世界の様々な食料生産や食生活を、互いに認め合い尊重しながら、独創性に富んだ取組みを行う日本の姿勢を示します。その中で、農業や食の画一化、食料の偏在化と栄養バランスの偏りなどの地球規模の課題を共有し、その解決に向け、農林水産業と地域社会に根ざして人びとの生活を向上させる協同組合組織の確立、栄養バランスに優れた伝統的な日本型食生活、自然と共生する持続的な農業生産の取組みなどを提案し、国境を越えた食と食料生産支援の国際貢献や科学・工学など分野を越えた先端技術なども紹介します。

現代の地球が抱える様々な問題を可視化し、課題解決に向けた日本の最先端の技術開発や国際貢献の取り組みを紹介するフューチャー・ラボ空間。正面の「Future Globe Stage」ではモリゾー・キッコロ、コウノトリ、そしてロボットといった様々なキャラクターが登場し、地球が抱える課題に対する日本のソリューションの数々を情緒的なストーリーに織り交ぜてご紹介します。

●触れる地球(Interactive Globe)

食にまつわる地球規模の課題や、それらに対する日本のソリューションを、ビッグデータや写真画像を「触れる地球(Interactive Globe)」で用いながらインタラクティブに紹介。

SceneⅣ COOL JAPAN DESIGN GALLERY

●伝統と革新がもたらす“クールジャパンダイニング”

日本の食文化では、四季折々の食材や料理に合わせた食器も大切な役割を演じます。和食器の形やデザイン、それを作り出す伝統のワザが現代にも伝承され、伝統的工芸品として日常に使われています。このゾーンは、空間から食器に至るまで、トータルプロデュースされたギャラリー空間です。その中で、新進気鋭のアーティストによる感性を伝統で培われた匠のワザにより表現した様々な和食器を、伝統の技を継承し発展させる「クールジャパンダイニング」として世界に発信していきます。

伝統と革新がもたらすスタイリッシュな「クールジャパンダイニング」。「匠の技」と「先端デザイン」の共存による日本食文化の多様な広がりを紹介。
SceneⅣ FOYER – JAPAN SHOW CASE

●魅惑的な“クールジャパンコンテンツ”

このゾーンはライブパフォーマンスシアターのウェイティング空間です。シアターガイダンスの他、アニメ、ファッションなどの最新ライフスタイルや、日本各地の観光資源、伝統文化の魅力を映像で紹介する「ジャパンショーケース」です。
また、日本館で活用される新技術や農と食に関する新技術も合わせて来場者に紹介します。

SceneⅤ LIVE PERFORMANCE THEATER

●食卓から始まる人びとの想い、絆。日本食は世界をつなぐ「地球食」

食に関わる全ての人びとや自然の恵みに対する感謝の気持ちを表す言葉「いただきます」や「ごちそうさま」。
この言葉を共有することで、家族の絆を深め、友情を育み、コミュニケーションの輪を拡げていきます。一体感のある観客参加型のショー演出を通して、日本食が、世界の人びとを笑顔でつなぐ「地球食」となることを体感していただきます。

日本館の締めくくりとなる、レストランスタイルのシアターでは、来館者がダイニングテーブル風の客席に着席してショーを観賞。正面性のある一般的なシアター空間ではなく、ダイニング空間であることを重視した、一体感のある円形劇場スタイル。弧を描くように並ぶダイニングテーブル風の客席に囲まれたセンターステージでは、演出の進行に合わせてキャストがパフォーマンスを行う。観客が囲むメディアテーブルのインタラクションとキャストのパフォーマンス、大型映像空間演出により、一体感のあるショーを展開。世界の人々の思いがつながり、笑顔となって喜びを分かち合う、ダイナミックな参加型エンタテインメント・シアター。

春の演出イメージ。日本の四季に合わせてショーが進行。

複数の映像ディスプレイを配したメディアテーブル。来場者一人一人がインタラクションを楽しめる。
展示紹介映像

ENDS

12 comments on “Japan at Expo Milano 2015: Official display claims Japan is a land of “harmonious diversity” (in English). SRSLY? Yep. Let’s parse.

  • BTW, tangent about the Expo 2015:

    https://news.vice.com/video/milan-is-burning-the-no-expo-movement

    Milan is Burning: The No Expo Movement
    May 7, 2015 | VICE NEWS

    On May 1, the No Expo activist group took to Milan’s streets to protest Expo 2015. Known as the “Universal Exhibition,” the event is dedicated to food, technology, and innovation. But activists have been longtime critics of the event, which they say is rife with corruption, and say does not help Italy, but benefits big corporations.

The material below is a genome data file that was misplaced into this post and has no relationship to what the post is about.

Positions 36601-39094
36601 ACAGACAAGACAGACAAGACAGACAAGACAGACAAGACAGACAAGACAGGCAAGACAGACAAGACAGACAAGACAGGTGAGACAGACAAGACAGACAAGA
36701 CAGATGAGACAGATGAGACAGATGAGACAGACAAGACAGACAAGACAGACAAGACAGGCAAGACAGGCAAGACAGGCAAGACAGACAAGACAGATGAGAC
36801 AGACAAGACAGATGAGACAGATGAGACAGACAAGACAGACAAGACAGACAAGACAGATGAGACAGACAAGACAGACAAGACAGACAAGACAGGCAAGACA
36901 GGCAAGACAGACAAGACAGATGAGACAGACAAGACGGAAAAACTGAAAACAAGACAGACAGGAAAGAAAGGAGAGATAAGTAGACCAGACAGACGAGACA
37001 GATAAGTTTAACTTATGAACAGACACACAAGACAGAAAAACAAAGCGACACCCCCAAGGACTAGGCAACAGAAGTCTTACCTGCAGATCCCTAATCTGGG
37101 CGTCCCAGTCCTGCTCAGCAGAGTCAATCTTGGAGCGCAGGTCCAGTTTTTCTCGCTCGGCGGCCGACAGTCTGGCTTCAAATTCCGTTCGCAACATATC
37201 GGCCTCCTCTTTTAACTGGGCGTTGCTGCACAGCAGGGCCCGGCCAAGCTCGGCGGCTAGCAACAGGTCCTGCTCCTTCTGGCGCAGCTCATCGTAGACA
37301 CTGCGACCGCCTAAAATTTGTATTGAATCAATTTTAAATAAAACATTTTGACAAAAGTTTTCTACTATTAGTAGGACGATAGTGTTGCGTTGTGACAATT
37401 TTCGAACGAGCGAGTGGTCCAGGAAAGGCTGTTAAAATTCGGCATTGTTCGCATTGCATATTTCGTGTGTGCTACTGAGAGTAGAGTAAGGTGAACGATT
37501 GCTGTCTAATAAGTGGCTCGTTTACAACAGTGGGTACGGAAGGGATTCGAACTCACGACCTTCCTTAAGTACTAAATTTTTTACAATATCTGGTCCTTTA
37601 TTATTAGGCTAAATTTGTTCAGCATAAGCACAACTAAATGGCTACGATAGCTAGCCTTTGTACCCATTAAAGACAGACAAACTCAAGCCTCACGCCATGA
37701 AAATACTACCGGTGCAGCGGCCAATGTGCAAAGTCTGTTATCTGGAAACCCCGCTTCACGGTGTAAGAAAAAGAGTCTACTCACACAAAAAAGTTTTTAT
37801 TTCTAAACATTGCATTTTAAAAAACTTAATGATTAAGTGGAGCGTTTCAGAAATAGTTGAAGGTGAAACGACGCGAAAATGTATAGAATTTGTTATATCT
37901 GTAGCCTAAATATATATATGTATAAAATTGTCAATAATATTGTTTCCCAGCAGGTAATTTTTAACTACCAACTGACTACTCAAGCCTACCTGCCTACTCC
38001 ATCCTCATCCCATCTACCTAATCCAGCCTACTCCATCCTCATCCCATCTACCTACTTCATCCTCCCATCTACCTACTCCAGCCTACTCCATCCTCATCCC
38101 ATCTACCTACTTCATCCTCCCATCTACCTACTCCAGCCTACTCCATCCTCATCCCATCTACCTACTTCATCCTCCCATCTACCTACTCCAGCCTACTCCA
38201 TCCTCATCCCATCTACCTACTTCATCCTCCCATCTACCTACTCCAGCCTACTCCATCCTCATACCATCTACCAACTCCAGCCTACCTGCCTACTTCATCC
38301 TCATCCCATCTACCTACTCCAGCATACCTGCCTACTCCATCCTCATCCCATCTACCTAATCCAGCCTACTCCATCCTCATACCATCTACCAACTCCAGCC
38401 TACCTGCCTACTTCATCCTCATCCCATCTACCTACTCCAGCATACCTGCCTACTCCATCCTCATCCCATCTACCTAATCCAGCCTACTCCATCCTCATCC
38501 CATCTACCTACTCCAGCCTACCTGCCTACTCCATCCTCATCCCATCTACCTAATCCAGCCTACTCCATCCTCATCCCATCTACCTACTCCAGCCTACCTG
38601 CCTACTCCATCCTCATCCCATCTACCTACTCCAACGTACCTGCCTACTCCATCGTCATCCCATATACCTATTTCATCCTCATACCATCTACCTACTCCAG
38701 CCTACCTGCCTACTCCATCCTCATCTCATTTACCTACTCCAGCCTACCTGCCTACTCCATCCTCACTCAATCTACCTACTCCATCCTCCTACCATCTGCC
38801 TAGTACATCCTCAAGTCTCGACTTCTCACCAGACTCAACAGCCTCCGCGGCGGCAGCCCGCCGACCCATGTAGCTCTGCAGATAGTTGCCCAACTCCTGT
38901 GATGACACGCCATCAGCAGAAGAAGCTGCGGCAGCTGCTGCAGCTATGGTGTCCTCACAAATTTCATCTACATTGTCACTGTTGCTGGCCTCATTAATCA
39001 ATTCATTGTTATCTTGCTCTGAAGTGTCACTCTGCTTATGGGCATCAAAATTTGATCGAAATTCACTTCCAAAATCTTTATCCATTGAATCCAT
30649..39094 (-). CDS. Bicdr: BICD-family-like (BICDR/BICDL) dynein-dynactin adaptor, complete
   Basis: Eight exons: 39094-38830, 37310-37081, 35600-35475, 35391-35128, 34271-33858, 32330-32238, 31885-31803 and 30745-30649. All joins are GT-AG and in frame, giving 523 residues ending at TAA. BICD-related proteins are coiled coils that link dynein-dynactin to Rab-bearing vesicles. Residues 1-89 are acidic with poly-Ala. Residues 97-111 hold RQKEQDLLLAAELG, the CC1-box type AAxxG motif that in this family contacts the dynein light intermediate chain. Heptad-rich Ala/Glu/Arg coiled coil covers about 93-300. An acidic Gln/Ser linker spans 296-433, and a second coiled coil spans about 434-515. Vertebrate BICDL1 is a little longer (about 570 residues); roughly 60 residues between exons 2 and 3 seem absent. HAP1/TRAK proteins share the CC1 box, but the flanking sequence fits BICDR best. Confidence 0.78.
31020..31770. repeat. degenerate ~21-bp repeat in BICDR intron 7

VICE News attended a series of rallies held by the No Expo group in the days leading up to the launch of Expo 2015, and spoke with activists about rebuilding the group’s credibility after their recent protest ended with tear gas and burning cars.

  • Jim di Griz says:

    Dr. Debito, until now, we have seen the use of the adjective ‘homogenous’ used as the justification for Japanese ‘uniqueness’.
    I put it to you all that the Abe administrations nationalist views over war responsibility have made this term toxic, and in true doublespeak style, it has simply been switched with its opposite, ‘diversity’ in order to continue justification of Japanese ‘uniqueness’ with absolutely no regard to the meaning of the word.

  • left out says:

    This I find very interesting. This has happened just before Japan was named in the top ten countries for being tourist friendly. Obviously (well from my viewpoint) PR Japan has been in full swing. Interesting that there has been no mention of the “Japanese only” hotels etc.

  • I can’t stand the way a lot of Japanese is translated into English…. it’s usually way too over the top with bizarre complicated structures. It’s as if they refuse to put things plainly. Like おいしくて安い is almost never translated as “cheap but tasty”, it’s usually like “How delicious yet well-priced the cuisine is!”.
    I mean, WTF?
    The degree of formality is usually way too high when translated into English, and as a result it comes off as snobbish, flowery, and unnatural. I know a lot of Japanese people who are completely not interested in sounding like a normal person. It is horrifying to them, as if saying, “Hey how’s it going,” somehow reduces them to wild Filippino jungle people (who actually co-exist with nature).
    To the translators’ bosses, the amount of large words being used with the complicated English structures looks formidable, but to the intended reader — in this case, an international gathering in a non-English speaking country — the message is a muddy slog of verbage.
    I think this goes back to how the Japanese like to frequently present themselves — as representatives of a high culture, which is true, but their communication methods are frequently lost in translation, both in their presentation and wording. In their circle, it all makes sense, but to someone else, good luck making sense of the gobbledygook.
    =======================

    Actually I just re-read it and it is well translated, but I have this annoying voice in my head when I read it — a soothing voicing that’s speaking in soft tones while trying to brainwash me with lies. I keep thinking, what about gyudon, yakitori, tonkatsu, etc etc etc that has nothing to do with nature yet is everywhere all the time packed with japanese people!!!